Bernard E. Harcourt | Concluding Thoughts on Sartre’s Critique of Dialectical Reason

By Bernard E. Harcourt

In his discussion of Sartre’ s Critique of Dialectical Reason in Marxism and the Existentialists (New York: Harper & Row, 1969), Raymond Aron draws our attention to a passage, at the end of a note on page 349 of the French edition, where Sartre asks: “Will the disappearance of capitalist forms of alienation be synonymous with the abolition of all forms of alienation?”[1]

The question is important. Sartre himself does not answer it. He points instead to Jean Hyppolite—or rather to the fact that Hyppolite asked precisely this question in his studies on Marx and Hegel.[2] Aron, for his part, answers in the negative: “The answer,” Aron writes, “is not necessarily in the affirmative.”[3]

But it remains a critical question today. To rephrase it somewhat for our contemporary moment, the question would be whether, if we were able to overcome Western liberal-democratic advanced-capitalist forms of governing, we would thereby eliminate all forms of alienation?

It would be hard to imagine an affirmative answer. In part, the problem is that the category of “alienation” has become a signifier of all forms of oppression. So even if we resolve the problem of alienation narrowly defined—i.e. the sense of distance from the objects we produce, from the fruits of our labor, in capitalist modes of production—other forms of exploitation and inequality would likely arise. The question asks, in effect, whether a utopia is possible.

That was not Sartre’s project. On my reading, Sartre’s Critique does not imagine a utopia free of all forms of alienation or oppression, but rather it envisages a constant struggle of mobilization, of group-formation, of institution-creation and destitution, that backfires, that misfires at times, that requires new groups to fuse together. Aron characterizes this position pretty accurately, elsewhere, as follows:

In fact the life of men in society oscillates inevitably between the series and the group, between alienation and freedom; according to circumstances, the humanization of the relationships between individuals—the impulse toward reciprocity between the praxeis—calls for violence or can be reconciled with reformism.[4]

That seems like a fair reading of Sartre. And what it reflects is that the central element of Marxism that Sartre let go of, is precisely the historical determinism—and in that, I certainly agree. The existential Marxist philosophy that emerges—and which I tried to encapsulate in the introduction to Critique 10/13—does away with the linear idea of progress. Mark Poster, in his book Existential Marxism in Postwar France, develops this in terms of an open-ended system. Poster defines Sartre’s ultimate position in the following terms:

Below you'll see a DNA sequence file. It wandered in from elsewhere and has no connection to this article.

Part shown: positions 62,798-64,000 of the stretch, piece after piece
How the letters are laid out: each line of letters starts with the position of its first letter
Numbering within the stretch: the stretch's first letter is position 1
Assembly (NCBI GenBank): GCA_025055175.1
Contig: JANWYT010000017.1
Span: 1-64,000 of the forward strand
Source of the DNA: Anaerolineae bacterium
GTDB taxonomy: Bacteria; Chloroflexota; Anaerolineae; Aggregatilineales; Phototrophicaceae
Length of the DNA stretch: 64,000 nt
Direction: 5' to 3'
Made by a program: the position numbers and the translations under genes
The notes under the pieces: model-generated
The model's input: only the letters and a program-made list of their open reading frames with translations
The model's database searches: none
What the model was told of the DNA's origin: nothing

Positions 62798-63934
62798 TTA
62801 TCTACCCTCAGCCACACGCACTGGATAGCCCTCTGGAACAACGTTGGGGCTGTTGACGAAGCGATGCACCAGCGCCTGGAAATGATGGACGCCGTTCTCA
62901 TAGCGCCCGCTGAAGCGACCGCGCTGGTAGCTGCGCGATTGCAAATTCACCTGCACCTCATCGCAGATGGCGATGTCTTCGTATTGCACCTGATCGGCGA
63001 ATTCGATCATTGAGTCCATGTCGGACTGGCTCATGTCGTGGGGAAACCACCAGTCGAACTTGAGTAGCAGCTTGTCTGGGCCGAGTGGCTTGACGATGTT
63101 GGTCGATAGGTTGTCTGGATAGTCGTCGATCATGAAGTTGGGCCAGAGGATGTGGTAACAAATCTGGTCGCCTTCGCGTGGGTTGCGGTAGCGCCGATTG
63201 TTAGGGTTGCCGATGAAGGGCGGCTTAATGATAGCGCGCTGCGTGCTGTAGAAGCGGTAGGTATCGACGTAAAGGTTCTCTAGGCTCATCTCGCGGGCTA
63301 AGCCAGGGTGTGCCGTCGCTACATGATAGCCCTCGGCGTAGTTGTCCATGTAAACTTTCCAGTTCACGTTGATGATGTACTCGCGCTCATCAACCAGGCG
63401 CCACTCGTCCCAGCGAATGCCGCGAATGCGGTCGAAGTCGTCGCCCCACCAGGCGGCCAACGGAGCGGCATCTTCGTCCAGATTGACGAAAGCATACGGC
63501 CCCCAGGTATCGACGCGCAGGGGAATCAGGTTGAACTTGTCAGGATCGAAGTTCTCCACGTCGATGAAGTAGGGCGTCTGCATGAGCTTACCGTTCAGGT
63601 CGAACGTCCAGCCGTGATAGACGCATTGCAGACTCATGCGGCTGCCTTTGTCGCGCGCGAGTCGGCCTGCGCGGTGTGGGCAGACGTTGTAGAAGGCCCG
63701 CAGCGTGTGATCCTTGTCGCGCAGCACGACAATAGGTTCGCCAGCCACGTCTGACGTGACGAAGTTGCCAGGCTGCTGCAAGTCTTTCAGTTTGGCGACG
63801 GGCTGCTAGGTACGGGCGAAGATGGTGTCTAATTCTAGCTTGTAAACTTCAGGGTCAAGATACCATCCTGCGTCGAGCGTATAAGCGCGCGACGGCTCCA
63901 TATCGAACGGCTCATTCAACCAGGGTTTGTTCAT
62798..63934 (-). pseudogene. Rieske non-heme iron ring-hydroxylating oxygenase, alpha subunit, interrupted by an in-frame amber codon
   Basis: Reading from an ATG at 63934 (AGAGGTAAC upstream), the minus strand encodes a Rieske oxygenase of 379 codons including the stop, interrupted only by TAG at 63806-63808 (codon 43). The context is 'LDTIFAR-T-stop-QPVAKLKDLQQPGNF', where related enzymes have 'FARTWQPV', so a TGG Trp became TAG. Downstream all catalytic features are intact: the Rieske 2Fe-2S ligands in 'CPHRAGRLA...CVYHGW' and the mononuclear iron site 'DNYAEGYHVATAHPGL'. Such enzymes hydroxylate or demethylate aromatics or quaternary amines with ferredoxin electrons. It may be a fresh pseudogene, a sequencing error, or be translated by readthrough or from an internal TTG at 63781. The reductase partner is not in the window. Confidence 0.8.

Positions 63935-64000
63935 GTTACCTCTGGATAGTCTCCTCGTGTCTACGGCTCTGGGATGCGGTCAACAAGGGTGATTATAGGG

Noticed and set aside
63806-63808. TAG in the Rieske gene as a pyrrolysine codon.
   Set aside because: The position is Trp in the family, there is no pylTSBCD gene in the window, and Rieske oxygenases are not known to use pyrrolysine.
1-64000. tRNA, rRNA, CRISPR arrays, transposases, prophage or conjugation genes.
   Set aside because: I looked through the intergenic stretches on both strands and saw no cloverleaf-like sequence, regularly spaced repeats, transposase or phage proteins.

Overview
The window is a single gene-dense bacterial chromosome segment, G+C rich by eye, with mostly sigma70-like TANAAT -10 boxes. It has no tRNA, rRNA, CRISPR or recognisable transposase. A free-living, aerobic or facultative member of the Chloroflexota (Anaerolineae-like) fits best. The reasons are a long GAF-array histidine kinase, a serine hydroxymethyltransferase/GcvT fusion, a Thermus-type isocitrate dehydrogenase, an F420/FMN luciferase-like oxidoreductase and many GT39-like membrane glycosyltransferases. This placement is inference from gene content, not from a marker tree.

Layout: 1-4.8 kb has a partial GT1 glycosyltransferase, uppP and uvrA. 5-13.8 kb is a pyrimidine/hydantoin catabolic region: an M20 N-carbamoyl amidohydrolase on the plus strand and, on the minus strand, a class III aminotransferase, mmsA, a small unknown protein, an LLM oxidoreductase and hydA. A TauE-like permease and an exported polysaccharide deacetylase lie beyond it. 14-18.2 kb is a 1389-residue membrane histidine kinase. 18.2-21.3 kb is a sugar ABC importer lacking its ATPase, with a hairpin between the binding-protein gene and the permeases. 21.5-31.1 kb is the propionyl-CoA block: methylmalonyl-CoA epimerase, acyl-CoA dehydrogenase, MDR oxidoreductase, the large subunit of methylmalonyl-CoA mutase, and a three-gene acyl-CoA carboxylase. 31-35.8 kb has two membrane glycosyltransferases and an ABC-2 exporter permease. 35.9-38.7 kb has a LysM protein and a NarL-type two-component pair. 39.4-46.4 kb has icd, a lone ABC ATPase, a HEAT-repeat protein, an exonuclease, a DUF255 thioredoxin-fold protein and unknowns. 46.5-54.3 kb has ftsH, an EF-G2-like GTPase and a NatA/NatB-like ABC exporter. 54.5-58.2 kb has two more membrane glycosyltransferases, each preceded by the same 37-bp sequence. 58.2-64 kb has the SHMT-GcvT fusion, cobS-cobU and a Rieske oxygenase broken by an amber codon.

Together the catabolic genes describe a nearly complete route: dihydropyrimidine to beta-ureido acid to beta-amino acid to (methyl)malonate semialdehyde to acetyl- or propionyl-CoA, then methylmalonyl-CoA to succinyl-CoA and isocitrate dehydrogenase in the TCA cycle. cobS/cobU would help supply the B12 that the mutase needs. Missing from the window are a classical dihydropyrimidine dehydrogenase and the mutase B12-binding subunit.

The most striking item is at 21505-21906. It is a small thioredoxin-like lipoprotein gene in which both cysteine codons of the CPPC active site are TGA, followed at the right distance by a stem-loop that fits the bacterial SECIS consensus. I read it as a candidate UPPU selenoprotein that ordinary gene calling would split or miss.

A non-Leninist Marxism that conceptualizes advanced industrial society in a way that points toward the possible elimination if its alienating structures; that looks to all the relations of daily life, not simply to relations of production, to make society intelligible; that picks up from existentialism the effort to capture human beings in the moment of their active creation of their world, in their subjectivity; and, finally, that rejects the attempt to have a closed theory complete within itself.[5]

This captures well Sartre’s struggle to reconcile existentialism and Marxism. And it is important to emphasize that it was not just an intellectual struggle, it was also a personal and physical struggle. As Poster notes, quoting Simone de Beauvoir, “In the Critique de la raison dialectique, Sartre wrote ‘against himself,’ becoming ill and driving himself almost to a heart attack. It was a dramatic moment in his life. Over fifty years old, he compelled himself to alter his most cherished positions in order to account for his own experience.”[6]

Success and Failure

As we know well, Aron did not believe that struggle paid off. Aron writes that, in the end, “I do not think that Sartre has achieved his aim of renewing Marxism which, in the hands of the Stalinists, congealed into a sterile dogmatism.”[7]

But the opinions on failure or success have varied over the ensuing decades—and continue to vary to this day.